Today’s interview is with filmmakers David and Francisco Salazar. David and Fransisco are brothers, and both brothers write/direct/produce. Both men blog for Latinospost. Recently, they’ve had short films shown at several film festivals. Both David and Francisco maybe found on imdb.
Justin Samuels: You both covered what you saw as the top 10 films at Tribeca Film Festival this year. What was that like? Did you also learn anything about the industry?
David: Covering Tribeca was an educational experience on a number of levels. First of all, it enabled us to gain access to more international and independent films than we usually get throughout the year. We viewed over 30 films of different kinds. This not only enabled us to understand different styles of filmmaking, but also gave us the chance to discover new talents. In terms of the industry, the festival enabled us to make connections and learn about the journeys of different filmmakers. Surprisingly most filmmakers gave us similar stories and trajectories. The common theme? Just going out and doing it no matter what the odds were.
Francisco: I agree it was very educational. Tribeca was one of the most interesting experiences because we were able to learn a lot about the industry and meet many of the filmmakers. It was interesting to see how each of the filmmakers funded their films and the strategies they used in their casting process and filming process. It was also good to experience a big film festival because it can be overwhelming so you have to pace yourself and make sure you get to the most important events conferences and parties. Believe it or not it the parties are most important because it’s where all the industry members go and where most the contacts are made. So you need to know how to work them and how to get into them.
JS: Which films have yours have recently been screened at festivals? Please name the festivals and the year.
F: Well we had two films in festivals last year. Messenger went to three festivals, the Big Apple, Sunscreen and the first annual Pittsburgh Independent Festival. Conciliation was the Long Island Film Expo and actually screened this past May. Dave and I recently produced a new short film called Late Text. Together with the director we are currently sending it out to festivals and hoping it will start its festival run in the fall.
D: Conciliation screened as part of the Best of 2012 Fest in Elmont a few weeks ago. There was also another film we produced called Last Game, and it screened in LA and in New York. The film won a number of awards as well.
JS: Conciliation was the first film that you two worked together on. What was it about?
F: Actually conciliation was the third short film we worked on together. There were three films prior to this one but they were minor works that taught us to work together and that really helped us figure out a process.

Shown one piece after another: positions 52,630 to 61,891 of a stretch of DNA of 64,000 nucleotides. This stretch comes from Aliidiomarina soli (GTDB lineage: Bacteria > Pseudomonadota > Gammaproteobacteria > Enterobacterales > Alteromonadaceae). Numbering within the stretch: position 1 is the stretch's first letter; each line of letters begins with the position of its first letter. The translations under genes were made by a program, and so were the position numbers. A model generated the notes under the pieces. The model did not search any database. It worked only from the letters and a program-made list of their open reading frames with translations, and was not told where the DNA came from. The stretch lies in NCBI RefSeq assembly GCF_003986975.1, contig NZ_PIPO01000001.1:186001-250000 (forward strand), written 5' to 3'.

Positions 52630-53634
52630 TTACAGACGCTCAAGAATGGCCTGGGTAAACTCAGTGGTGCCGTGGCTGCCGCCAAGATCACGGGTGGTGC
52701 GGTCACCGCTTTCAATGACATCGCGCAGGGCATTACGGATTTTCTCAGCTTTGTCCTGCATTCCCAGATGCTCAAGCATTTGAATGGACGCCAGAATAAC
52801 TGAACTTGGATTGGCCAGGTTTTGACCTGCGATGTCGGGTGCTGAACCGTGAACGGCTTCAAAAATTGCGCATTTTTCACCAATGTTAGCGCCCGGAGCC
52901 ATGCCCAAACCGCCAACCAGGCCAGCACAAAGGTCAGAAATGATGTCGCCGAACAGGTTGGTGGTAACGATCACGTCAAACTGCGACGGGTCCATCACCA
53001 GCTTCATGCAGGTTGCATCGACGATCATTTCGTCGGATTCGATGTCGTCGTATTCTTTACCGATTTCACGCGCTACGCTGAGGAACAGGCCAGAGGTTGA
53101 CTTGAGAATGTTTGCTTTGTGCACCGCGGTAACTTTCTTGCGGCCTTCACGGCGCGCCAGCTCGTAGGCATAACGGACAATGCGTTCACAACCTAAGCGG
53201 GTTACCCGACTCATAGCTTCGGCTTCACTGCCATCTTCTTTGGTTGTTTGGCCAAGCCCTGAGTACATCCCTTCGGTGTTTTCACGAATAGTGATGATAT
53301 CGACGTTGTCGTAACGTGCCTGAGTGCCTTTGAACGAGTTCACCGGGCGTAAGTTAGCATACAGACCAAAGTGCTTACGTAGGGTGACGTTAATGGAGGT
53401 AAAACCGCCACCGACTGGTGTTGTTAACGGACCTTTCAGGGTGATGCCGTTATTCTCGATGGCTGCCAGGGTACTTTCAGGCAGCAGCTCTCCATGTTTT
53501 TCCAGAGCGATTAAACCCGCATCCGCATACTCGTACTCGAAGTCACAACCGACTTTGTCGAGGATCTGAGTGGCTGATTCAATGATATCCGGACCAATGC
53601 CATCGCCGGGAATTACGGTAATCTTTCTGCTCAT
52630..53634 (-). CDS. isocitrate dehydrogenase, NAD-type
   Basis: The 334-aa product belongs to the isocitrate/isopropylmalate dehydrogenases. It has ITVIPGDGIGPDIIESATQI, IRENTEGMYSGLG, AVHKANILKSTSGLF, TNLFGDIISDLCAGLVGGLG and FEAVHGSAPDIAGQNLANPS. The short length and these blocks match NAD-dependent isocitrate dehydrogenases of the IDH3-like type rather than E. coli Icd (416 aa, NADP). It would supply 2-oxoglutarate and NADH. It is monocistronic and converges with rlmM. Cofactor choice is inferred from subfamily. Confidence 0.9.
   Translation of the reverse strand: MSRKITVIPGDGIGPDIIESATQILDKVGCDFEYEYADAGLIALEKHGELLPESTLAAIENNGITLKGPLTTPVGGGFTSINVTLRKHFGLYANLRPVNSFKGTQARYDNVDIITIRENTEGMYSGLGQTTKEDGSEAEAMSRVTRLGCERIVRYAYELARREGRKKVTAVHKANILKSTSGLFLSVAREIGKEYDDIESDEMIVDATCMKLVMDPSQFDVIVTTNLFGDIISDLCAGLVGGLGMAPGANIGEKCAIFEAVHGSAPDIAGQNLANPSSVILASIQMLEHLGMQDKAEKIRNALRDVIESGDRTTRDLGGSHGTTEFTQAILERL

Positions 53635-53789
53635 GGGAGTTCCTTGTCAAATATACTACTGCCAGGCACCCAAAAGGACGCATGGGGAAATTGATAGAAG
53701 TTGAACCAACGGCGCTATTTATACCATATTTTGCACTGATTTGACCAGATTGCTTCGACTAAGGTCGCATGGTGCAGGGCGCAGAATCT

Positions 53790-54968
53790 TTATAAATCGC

D: Conciliation was about an elder father who tells his children he is dying of cancer. Faced with the reality of losing their father, the two adult children battle over taking care of their father in hopes of reconciling their relationship with him.
JS: What’s it like working with a family member on a film? Is it easy or difficult working with someone you’re so close to?
F: Its not really something new because we have worked together as musicians so we had already established a rapport. It was really learning how we would use our capacities in film and how we divide the work. It still something we are figuring out and something that I think you get better at it with more experience and more practice.
D: Working together is a wonderful experience. Having someone else around motivates you to work your hardest simply because you don’t want to let the other one down. We have similar ideas and perspectives, making it easy for us to compromise on important decisions. We respect each other immensely and trust the other’s creative input, making collaboration easy.
JS: What is your film the Messenger Film about?
F: Messenger is a movie that we set in post apocalyptic times and is about a 10 year old boy Henry who decides to run away from home to find a better life. He eventually finds it with a group of nomads, but realizes that his new life is not everything he’d hoped for.
JS: Has anything come out of having your films screened at festivals? Like any potential work opportunities?
F: We have obtained a great number of connections and made some friends that are working with us now. It has also given some exposure and the festival coordinators have enjoyed our films. The audiences have also given us a good reaction. I don’t necessarily think festivals are ways of getting work. I think they are ways of growing your fan base meeting potential investors, producers, actors or even friends that will end up helping you on your way.
D: Like I said Festivals are opportunities to make connections. If those connections are fruitful then perhaps then jobs will come.
JS: Are you sending your shorts out to distributors?
F: Well we were really busy with the feature script and waiting on festivals to respond that we haven’t thought of it yet. But I think we will very soon.
JS: Are you guys working on any features? Can you give us details?
F: David and I are working on two scripts at the moment. One of the scripts is almost complete and it is entitled The Next Page. The script is very personal and is inspired by real events that happened throughout the past year. The other script is still in its first drafts and is still being worked out.
D: The other script will be a bit more experimental than the The Next Page and I think will only make us grow as writers if we are able to pull it off.